“Like many women, I focused a lot of my time and energy on cardio in the belief that if I picked up weights I’d bulk up,” confesses Jane. “But by implementing the advice given in my course I quickly realised that weights and resistance work are vital to bring about a body shape change, to develop lean muscle and achieve body definition.” In fact, Jane’s body definition is now so good, she has just been chosen as the female ambassador for the UK’s sports nutrition brand Optimus Protein. “I would never have dared bare my torso in a ‘beauty parade’ for a fitness brand before the transition in my own training,” says Jane. “And you could argue that it was pretty daring to line up alongside ladies in their 20s and 30s. But I did and I got the job!”
Knowing no bounds
Jane is director of Smart Boot Camp (www.smartbootcamp.co.uk) and runs these sessions in addition to teaching Spinning ®, Body Combat, Boxing and one-to-one personal training at a number of venues in the Wirral, Cheshire. “Many of my clients work the ‘9-5’ Monday to Friday week so the hours I’m available dovetails nicely with what they can manage. They love the fact I’ve also come from work and can truly identify with their daily work/exercise balance.”
And The Training Room? “I would highly recommend The Training Room course to fitness enthusiasts,” says Jane. “You don’t have to be a trainer afterwards: the knowledge applied to your own fitness and physique goals is worth it alone. The personal training course made me think afresh about my own body and regime: now my enthusiasm for my fitness and that of others knows no bounds.”
Posted in Events, Fat burning, Fitness, Get Outside, Innovations, Misc, Nutrition, Personal Trainer, Profiles, Resistance training, Sports, Sports Training, Triathlon, Understanding Fitness, Workout of the Week (WOW), Workouts0 Comments
Posted on 03 May 2013.
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Posted on 25 April 2013.
It’s all about getting a fitness model body – read Rob Riches’ preparation tips, see the best in sexy fitness photography and follow cover model’s Kelly Klarich’s weights routine. get it now!
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Posted on 29 March 2013.
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Posted on 27 March 2013.
5 Tips For A Comfortable Workout
For many people, finding the motivation to exercise on a continual basis can be difficult. However, this isn’t always for the reasons we assume. Typically, people attribute a reluctance to work out to laziness, a lack of dedication, or even inexperience. However, for many people the difficulty in sticking to a fitness routine is based in something much simpler: comfort. Exercise involves perseverance and hard work, and it is easier to manage when we feel comfortable and at ease. So with that in mind, here are five tips that can help you to stay physically comfortable as you go about your fitness routine.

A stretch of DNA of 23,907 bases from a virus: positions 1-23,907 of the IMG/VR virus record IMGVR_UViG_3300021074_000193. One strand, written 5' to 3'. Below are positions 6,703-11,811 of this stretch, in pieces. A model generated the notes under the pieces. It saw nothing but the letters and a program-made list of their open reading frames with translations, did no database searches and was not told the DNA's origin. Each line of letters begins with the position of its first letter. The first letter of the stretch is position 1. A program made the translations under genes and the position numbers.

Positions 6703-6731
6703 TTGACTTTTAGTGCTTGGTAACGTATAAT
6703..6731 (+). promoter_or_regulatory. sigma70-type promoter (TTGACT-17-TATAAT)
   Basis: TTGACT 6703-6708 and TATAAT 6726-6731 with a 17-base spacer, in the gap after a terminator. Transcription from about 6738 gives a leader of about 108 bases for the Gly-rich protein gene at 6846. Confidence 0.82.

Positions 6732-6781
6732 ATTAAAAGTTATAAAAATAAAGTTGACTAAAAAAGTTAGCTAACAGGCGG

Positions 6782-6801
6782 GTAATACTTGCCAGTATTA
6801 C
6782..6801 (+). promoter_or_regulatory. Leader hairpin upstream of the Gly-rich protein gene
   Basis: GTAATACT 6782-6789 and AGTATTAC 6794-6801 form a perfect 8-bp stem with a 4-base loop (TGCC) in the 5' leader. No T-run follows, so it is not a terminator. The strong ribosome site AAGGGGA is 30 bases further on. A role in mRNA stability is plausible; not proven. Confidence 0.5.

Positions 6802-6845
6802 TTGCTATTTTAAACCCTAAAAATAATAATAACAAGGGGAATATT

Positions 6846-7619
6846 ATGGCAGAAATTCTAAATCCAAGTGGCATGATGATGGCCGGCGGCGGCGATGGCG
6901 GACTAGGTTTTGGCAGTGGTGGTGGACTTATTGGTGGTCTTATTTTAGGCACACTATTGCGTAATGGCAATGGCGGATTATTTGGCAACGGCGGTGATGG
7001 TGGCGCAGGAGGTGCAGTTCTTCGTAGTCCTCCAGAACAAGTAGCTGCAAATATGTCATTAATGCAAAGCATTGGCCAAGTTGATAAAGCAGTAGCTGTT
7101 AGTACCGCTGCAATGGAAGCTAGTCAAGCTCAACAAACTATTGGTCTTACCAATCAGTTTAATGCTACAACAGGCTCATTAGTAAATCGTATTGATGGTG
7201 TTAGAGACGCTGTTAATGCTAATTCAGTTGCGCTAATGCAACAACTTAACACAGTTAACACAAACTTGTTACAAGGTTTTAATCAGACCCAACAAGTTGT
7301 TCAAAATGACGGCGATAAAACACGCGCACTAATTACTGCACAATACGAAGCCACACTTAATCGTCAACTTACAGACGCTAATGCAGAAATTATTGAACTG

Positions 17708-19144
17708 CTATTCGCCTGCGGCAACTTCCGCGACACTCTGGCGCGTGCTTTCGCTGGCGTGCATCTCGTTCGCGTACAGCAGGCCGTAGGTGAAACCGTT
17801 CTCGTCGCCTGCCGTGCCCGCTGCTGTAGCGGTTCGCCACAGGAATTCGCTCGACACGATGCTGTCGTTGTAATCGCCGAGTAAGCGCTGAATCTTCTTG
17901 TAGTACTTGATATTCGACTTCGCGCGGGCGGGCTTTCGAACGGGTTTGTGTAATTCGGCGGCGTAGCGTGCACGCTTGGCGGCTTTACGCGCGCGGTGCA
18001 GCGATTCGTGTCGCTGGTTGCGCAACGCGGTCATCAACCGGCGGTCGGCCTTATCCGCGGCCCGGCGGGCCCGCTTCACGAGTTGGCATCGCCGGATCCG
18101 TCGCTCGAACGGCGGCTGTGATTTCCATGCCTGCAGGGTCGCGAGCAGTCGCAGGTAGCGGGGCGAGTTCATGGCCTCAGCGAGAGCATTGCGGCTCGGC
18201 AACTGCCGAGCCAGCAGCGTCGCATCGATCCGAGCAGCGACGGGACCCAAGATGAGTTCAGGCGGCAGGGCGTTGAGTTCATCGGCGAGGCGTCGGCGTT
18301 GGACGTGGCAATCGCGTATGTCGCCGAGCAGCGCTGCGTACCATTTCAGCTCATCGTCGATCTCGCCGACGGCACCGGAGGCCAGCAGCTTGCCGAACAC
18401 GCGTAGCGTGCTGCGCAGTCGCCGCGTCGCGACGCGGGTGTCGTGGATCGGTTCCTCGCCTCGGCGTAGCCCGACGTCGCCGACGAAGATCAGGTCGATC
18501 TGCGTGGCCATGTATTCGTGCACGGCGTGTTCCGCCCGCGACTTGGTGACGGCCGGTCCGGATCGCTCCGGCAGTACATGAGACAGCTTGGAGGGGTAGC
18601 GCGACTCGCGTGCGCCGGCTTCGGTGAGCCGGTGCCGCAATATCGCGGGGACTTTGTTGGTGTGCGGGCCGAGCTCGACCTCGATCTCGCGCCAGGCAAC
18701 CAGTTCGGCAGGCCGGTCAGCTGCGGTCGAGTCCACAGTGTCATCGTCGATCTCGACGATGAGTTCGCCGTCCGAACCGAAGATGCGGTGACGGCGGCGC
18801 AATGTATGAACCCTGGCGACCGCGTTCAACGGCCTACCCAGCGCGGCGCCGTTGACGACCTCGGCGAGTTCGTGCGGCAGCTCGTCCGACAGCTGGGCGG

1. Proper Shoes
Finding the right shoes for your workout is not simply about matching your activity (for example, purchasing running shoes for your cardio workouts). It also means finding the appropriate size, getting comfortable soles, and if necessary talking to a professional about the shape of your foot and your running style. Different shoes are designed for different feet, and if you often experience discomfort in your feet while working out, it may be because you have the wrong shoes.
2. Proper Eyewear
Some fitness discomfort is a result of improper eyewear. For example, some people who ordinarily depend on glasses opt to wear their glasses – or prescription eye goggles – while working out. However, these options can be cumbersome, and can also cause obstructed vision when they come into contact with sweat, outdoor elements, etc. If possible, consider trying Acuvue contact lenses for your next fitness routine. This option provides clear vision without physical hassle or distraction.
3. Music Compatibility
For some, workout discomfort simply comes about due to boredom. If you fall into this category, consider getting an armband and pair of athletic headphones, so that you can listen to music on your mp3 player while you exercise. This can keep you from getting bored and focusing on the pains or discomforts of some exercise.
4. Regular Hydration
This is a very basic tip, but it’s one that a shocking number of exercisers ignore. If you don’t stay hydrated before and during your workout, you will become dehydrated, and often sluggish and uncomfortable. Drinking proper amounts of water is not only healthier, but more comfortable.
5. Proper Clothing
Finally, perhaps the greatest proportion of workout discomfort is due to improper clothing. While it can be tempting to opt for the cheaper and simpler options, there is a reason that exercise clothing exists. Options like dry-fit tshirts that help to manage sweat and let the body breathe, or compression undergarments are designed to keep the body comfortable through sweat and strenuous exercise. A few outfits geared specifically toward your exercise can make a great difference.